Proverbs is a practical book, showing us the wise and right way to live. Since each proverb is like a seed, we are like farmers who must decide what to do with each seed. The consequences of the sowing of good or evil is often stressed.
IF several verses can be neatly grouped and outlines together, as the six verses in Proverbs 3:5-10 are below, then they obviously should be studied together. Such passages are like large seeds, including coconuts and so-called seed potatoes.
Larger passages are common in chapter one through nine and in the final two chapters. Also there are several closely linked passages in chapters 22 through 29. Proverbs 23:29-35 which is about wine is a case in point.
The four-step S.E.E.D. method is helpful in longer passages as well as in short ones. For instance, God is not directly mentioned in 23:29-34. So it is important to think about how the wise parental advice against the abuse of alcohol in these verses ultimately came from God. One of the main reason why the Lord is not mentioned directly often in Proverbs is because personified wisdom and wise parents represent him.
The diagram above was made using the "I.Q." (insert questions) method. Click the link below to go to the page about this.
The four-steps S.E.E.D. method can be very helpful in Ecclesiastes as well as in Proverbs for the usual reasons. First, it is often difficult but important to determine which verses should be studied together. For instance, the five verses in Ecc. 10:16-20 all seem to about rulers even though the king is not directly mentioned in verses 17 and 18. Second, many of the same sins which are spoken against in Proverbs are also condemned in Ecclesiastes. Laziness, the abuse of wine, and evil speaking, for instance, are all condemned in Ecc. 10:17-20. Third, God is never directly mentioned in many passages, including in Ecc. 10:16-20. Yet, the natural decay of neglected buildings spoken of in verse 18 is part of God's judgment upon a lazy ruler. Fourth, there are two direct commands in verse 20, and the other verses in 10:16-20 also indicate what rulers and those under them should and should not do.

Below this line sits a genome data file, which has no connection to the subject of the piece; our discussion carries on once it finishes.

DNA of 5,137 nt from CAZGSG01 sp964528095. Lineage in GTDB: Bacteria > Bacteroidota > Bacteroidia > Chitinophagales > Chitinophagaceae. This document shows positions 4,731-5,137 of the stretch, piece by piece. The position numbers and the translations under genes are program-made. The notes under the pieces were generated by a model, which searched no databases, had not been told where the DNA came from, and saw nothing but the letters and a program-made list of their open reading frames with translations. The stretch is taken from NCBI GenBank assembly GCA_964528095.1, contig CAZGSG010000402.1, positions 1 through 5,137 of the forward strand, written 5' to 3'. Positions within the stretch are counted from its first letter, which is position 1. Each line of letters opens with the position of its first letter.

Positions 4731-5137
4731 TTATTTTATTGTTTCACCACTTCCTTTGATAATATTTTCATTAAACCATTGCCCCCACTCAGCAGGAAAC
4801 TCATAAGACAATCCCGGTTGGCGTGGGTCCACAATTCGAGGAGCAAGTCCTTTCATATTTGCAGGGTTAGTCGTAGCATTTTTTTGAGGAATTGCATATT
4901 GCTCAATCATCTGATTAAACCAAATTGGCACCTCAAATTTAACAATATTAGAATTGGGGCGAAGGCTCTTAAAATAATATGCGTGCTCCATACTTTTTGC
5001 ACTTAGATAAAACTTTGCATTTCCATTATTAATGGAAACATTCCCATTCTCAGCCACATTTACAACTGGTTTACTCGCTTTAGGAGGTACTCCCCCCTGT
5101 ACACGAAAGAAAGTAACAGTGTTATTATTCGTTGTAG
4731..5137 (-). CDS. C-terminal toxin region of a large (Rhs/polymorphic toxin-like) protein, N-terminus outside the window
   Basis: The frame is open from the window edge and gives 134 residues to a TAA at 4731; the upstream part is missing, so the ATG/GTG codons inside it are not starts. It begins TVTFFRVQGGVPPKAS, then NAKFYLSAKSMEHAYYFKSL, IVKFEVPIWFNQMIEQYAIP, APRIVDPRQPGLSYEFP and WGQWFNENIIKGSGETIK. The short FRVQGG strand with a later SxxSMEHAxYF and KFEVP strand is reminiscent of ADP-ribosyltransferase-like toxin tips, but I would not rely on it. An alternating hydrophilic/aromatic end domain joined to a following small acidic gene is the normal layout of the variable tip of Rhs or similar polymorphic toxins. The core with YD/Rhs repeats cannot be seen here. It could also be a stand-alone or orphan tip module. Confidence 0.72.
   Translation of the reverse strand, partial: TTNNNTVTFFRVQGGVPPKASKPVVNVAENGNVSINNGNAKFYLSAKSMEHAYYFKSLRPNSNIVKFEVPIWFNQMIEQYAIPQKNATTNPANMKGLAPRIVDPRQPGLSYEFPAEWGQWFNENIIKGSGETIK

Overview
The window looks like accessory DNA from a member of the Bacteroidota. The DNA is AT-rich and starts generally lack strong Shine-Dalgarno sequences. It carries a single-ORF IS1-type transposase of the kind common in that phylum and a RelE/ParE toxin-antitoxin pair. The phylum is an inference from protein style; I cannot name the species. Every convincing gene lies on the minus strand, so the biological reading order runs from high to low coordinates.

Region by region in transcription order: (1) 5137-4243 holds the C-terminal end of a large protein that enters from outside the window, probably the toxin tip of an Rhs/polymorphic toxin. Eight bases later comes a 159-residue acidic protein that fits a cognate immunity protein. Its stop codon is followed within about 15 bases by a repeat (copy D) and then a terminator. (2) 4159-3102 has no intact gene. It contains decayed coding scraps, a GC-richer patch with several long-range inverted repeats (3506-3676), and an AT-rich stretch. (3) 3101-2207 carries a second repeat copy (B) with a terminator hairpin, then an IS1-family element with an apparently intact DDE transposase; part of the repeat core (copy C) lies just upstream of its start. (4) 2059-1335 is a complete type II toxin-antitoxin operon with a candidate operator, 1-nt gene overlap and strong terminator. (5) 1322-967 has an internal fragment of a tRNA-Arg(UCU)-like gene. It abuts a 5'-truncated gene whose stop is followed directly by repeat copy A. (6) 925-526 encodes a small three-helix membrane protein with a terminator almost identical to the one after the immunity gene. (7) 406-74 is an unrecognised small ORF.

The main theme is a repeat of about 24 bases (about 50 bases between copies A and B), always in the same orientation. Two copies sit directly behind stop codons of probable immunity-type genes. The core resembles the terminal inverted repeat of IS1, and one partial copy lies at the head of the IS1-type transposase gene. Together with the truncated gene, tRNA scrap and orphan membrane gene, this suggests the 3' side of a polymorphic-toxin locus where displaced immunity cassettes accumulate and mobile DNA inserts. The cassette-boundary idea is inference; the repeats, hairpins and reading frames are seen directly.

If possible, I would love to determine the "flavor" of each chapter in Proverbs, but this is somewhat like adding your personal dressing-of-choice to a green salad. Compared to other Bible books, the emphasis of each chapter in Proverbs is more in the eyes of the beholder. (Some like Italian, but others French.) How then should Proverbs be taught or read? One "bite" or "veggie" at a time, or more as a whole?
Do you eat all the mini-tomatoes first? Probably not. Yet some like study Proverbs one theme at a time. This can be interesting and helpful, but it is probably not the best approach to follow all the time. Likewise, systematic theology, though helpful, does not always work well either. Too many theologians are like picky eaters who take what they like and leave the rest. In recent decades, for instance, the 'radish of repentance' is unpopular with many evangelicals even though there is a lot of it in Proverbs chapter 19. We should "eat" the whole salad that God has provided in such chapters. Chapters 11 through 29 are often like healthy salads since they are rich in variety.
That said, an orderly flow of thought is easy to see in Proverbs 3:5-10. This is not surprising since for the most part chapters one through nine are well organized logically. So let's not overlook the God-given order in these and some other chapters. The Book of Proverbs is better organized than many realize.
It is popular to read one chapter in Proverbs each day, since there are 31 chapter, one for each day of most months. This works well, especially in chapters one through nine, 30, and 31. However, in chapters ten through 29 it is difficult to 'digest' all the great salad-like variety in each chapter in just one 'meal.' So it may be better to read half of one of these chapters in the morning and the other half in the evening. This allows more time to meditate upon between 12 and 18 verses each time.
The average chapter in Proverbs contains about 32 verses. The shortest chapters are chapter nine (18 verses), chapter two (22 verses) and chapter five (23 verses). It may be significant that all of these are in the first ten chapters, in which there is less salad-like variety.
Caution: as a balanced physical diet requires more than just salads, other Bible portions should also be read each day. The 'meat' of God's word is also needed (Hebrews 5:12-14). The content of the various summary charts of Proverbs is "hearty" material.
Since God is mentioned directly a number of times in chapter 30 and the chapter holds together well as a single unit, the S.E.E.D. method is not used. The PLUS Bible study method which focuses on both negative and positive aspects of a passage or story is used instead.
There are 16 lines on each of the two worksheet which are to be judged as correct (C), incorrect (X), or partly correct (△). Some lines are correct in one way but incorrect in another. Answers and applications are found on the fourth page.
Click the buttons above for the full four-page PFD files for the Agur study.